Author ORCID Identifier


Defense Date


Document Type


Degree Name

Doctor of Philosophy



First Advisor

Robin Hurst, Ed.D.

Second Advisor

Sharon Zumbrunn, Ph.D.

Third Advisor

William Muth, Ph.D.

Fourth Advisor

Rosalyn Hobson-Hargraves, Ph.D.

Fifth Advisor

Frank Bosco, Ph.D.


Woven within the pages of HRD’s historical literature, a variety of scholarly voices can be found drawing attention to the increasing inconsistency in the language of the field. Within the literature, we also find evidence of a long-standing discord and debate regarding the field’s definition and identified boundaries. This is the first study that attempts to elevate the conversation of HRD’s definition to that of an exploration of what is shared, and what makes the discipline’s members unique. Utilizing Li’s (2009) lens of disciplinary identity and elements of Gee’s (1999) theory of Discourse, this study presents a concept of what HRD’s disciplinary identity may look like at the macro level. This study also investigates the construct from both the academic and practitioner lens, in an attempt to include perspectives and influences at the micro level regarding the discipline’s enacted identity in both scholarship and practice, which may aid the relationship between theory and practice.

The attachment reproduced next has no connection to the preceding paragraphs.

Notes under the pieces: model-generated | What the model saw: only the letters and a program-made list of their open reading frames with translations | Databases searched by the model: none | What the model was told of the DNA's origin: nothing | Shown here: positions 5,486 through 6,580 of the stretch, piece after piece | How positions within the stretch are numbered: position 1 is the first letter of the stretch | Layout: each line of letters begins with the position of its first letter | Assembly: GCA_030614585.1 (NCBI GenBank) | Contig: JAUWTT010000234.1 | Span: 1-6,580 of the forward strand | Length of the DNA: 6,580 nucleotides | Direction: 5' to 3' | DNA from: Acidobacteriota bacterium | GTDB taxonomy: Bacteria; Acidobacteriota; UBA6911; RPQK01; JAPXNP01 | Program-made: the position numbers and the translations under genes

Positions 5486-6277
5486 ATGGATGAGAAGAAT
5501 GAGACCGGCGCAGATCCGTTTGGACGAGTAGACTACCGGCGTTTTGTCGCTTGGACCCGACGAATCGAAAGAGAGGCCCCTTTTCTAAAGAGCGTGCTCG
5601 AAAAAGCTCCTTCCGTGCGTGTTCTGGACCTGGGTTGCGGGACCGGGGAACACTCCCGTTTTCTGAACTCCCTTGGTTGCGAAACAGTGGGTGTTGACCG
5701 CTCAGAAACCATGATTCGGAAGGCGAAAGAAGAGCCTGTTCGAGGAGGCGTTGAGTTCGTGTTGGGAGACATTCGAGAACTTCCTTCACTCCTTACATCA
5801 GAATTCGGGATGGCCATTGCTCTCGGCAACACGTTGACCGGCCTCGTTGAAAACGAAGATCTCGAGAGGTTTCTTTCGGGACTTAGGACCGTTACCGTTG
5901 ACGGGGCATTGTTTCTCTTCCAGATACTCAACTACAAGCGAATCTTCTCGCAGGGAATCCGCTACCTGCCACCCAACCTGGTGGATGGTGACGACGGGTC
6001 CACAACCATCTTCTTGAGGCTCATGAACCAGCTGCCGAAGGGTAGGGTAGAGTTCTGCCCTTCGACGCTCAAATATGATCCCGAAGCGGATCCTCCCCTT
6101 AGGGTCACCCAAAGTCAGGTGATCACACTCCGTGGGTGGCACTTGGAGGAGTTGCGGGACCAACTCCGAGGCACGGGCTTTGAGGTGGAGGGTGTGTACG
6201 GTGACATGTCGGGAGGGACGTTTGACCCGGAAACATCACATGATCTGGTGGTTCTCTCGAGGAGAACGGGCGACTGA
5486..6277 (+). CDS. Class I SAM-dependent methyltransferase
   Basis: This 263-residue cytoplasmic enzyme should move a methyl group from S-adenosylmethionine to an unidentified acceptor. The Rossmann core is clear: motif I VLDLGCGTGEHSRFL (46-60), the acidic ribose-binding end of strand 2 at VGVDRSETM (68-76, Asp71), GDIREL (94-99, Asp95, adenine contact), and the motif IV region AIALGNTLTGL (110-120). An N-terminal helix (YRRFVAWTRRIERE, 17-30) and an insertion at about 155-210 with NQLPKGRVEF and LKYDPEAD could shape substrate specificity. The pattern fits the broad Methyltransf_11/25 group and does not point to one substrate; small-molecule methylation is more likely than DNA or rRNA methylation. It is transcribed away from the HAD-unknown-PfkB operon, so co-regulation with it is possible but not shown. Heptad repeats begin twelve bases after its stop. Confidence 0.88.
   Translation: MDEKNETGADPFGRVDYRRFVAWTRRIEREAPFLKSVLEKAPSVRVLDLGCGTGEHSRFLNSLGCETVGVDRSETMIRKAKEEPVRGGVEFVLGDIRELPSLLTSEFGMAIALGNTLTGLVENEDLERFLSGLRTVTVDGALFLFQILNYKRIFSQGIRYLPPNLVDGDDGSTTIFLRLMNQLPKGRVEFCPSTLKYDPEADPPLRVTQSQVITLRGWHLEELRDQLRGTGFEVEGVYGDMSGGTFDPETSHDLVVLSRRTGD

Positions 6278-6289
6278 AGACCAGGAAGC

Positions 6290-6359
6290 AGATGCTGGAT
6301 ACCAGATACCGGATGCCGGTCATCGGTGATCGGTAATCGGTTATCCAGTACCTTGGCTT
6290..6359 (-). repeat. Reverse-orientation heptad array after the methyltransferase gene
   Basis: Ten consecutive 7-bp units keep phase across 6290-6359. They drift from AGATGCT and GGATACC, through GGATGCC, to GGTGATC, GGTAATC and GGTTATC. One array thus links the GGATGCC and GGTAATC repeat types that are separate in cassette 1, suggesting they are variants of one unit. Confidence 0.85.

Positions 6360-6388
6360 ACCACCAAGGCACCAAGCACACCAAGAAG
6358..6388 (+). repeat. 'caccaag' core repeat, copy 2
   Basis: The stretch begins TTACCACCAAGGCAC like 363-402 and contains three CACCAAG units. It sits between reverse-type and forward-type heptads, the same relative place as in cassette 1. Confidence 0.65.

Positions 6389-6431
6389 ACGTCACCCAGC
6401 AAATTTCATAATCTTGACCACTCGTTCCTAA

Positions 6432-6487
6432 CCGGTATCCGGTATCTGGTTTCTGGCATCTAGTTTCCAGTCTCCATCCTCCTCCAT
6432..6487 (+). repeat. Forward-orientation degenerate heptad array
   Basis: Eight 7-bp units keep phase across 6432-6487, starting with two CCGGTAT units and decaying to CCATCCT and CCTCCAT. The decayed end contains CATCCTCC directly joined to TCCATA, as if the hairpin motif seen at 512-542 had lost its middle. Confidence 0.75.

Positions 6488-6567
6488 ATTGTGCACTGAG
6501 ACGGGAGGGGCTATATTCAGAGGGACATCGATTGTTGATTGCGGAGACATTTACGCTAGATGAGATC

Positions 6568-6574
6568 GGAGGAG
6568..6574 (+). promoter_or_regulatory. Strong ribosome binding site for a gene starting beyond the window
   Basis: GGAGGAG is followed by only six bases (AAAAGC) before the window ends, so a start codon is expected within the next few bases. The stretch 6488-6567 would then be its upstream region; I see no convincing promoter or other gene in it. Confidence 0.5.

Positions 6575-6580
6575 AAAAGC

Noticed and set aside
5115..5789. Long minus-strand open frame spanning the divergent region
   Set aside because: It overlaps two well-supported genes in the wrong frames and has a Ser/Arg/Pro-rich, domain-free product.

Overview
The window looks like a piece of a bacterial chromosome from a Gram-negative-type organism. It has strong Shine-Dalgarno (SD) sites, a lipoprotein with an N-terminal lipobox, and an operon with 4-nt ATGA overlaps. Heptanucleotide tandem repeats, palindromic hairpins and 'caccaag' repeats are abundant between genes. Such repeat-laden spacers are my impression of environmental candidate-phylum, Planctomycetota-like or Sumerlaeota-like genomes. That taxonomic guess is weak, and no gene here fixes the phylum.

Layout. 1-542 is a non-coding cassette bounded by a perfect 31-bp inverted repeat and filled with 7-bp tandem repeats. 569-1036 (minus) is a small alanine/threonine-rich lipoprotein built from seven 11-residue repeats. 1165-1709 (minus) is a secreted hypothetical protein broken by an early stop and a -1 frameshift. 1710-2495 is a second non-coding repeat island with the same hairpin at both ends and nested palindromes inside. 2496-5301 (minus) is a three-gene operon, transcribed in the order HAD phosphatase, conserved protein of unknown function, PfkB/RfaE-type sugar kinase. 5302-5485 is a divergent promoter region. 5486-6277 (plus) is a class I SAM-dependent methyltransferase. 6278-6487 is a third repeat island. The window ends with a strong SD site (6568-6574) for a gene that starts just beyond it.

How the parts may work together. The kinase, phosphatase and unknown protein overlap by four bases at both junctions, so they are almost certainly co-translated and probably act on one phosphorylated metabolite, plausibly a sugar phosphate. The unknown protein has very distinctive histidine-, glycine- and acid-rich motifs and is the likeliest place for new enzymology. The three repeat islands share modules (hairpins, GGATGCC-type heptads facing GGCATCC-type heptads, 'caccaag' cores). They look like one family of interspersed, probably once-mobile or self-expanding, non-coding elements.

Embedded within the larger aim of this study was the goal of revealing current similarities and differences in academic and practitioner labels-in-use within the field of Human Resource Development. To that end, this study employed an explanatory sequential mixed methods design that began with a quantitative collection and analysis of text from the Association for Talent Development’s (ATD) website and the Academy of Human Resource Development’s (AHRD) website. A second, qualitative phase was then conducted consisting of interviews of a diverse group of academics and practitioners from institutional/organizational contexts that were believed to provide greater insight into the potential contextual nuances behind the quantitative results. Mixed analyses of the quantitative and qualitative findings found a variance in the language-in-use, as well as indications that the discipline’s espoused identity may not reflect what is actually lived. These findings also suggest insights into the discipline’s social actions and interactions at the micro level, providing support for a proposed cultural model of HRD at the macro level. Although this study is a first step in trying to better understand HRD’s language-in-use and overall disciplinary identity, it also provides evidence that viewing HRD’s language-in-use in this way warrants further investigation.


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